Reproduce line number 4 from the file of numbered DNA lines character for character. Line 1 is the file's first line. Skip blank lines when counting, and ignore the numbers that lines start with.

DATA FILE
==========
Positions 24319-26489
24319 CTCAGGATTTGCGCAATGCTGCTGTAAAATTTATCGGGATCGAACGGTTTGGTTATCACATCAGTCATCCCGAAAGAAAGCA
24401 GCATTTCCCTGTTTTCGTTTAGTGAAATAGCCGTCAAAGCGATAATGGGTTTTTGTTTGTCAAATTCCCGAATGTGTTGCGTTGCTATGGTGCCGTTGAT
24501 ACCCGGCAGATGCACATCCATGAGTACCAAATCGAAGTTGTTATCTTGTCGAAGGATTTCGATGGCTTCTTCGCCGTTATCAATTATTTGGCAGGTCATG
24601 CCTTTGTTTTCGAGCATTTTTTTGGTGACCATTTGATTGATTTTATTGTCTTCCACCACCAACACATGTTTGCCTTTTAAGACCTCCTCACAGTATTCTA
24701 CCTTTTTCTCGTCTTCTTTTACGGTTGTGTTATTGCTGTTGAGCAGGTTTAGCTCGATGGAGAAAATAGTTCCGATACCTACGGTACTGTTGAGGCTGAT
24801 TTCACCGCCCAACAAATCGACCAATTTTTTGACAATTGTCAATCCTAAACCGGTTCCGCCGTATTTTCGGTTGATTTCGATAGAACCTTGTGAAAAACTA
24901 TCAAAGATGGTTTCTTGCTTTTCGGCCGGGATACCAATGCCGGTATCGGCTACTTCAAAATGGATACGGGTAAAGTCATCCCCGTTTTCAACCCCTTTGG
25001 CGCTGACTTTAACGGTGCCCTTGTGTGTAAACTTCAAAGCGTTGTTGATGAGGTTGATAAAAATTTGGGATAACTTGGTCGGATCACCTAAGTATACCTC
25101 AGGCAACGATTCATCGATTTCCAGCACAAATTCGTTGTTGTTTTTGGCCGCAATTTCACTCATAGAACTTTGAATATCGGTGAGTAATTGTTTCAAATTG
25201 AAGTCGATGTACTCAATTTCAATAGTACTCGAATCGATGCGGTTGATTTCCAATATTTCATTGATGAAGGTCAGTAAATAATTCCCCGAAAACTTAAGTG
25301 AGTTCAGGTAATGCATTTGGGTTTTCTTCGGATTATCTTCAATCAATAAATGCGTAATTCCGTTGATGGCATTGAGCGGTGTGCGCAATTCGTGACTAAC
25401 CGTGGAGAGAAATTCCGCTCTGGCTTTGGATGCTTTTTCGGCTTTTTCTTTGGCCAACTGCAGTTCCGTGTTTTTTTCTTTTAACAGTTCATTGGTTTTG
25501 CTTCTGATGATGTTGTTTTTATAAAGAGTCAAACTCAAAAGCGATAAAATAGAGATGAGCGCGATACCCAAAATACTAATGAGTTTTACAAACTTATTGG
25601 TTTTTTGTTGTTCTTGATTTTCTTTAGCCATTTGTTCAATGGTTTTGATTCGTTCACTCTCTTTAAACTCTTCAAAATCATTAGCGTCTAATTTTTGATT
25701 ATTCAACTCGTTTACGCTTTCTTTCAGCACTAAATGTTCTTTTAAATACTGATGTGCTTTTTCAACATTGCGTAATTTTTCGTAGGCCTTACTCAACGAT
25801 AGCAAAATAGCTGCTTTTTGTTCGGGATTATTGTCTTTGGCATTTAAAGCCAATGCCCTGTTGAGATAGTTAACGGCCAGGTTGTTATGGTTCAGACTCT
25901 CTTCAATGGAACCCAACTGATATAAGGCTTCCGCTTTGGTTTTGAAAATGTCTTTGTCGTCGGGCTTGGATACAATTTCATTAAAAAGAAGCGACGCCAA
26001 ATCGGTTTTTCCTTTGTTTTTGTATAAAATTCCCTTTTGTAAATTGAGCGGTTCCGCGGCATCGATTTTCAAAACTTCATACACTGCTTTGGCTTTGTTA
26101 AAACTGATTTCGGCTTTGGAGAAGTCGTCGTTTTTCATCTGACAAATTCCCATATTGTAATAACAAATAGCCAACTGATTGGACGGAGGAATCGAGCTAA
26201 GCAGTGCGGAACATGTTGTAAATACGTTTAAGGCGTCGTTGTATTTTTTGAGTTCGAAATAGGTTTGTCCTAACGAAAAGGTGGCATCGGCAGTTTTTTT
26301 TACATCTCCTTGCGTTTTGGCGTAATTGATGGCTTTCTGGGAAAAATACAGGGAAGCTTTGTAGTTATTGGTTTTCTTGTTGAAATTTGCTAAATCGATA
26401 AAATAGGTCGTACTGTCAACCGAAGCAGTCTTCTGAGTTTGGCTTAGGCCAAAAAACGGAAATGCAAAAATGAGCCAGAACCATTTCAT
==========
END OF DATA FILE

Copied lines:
24501 ACCCGGCAGATGCACATCCATGAGTACCAAATCGAAGTTGTTATCTTGTCGAAGGATTTCGATGGCTTCTTCGCCGTTATCAATTATTTGGCAGGTCATG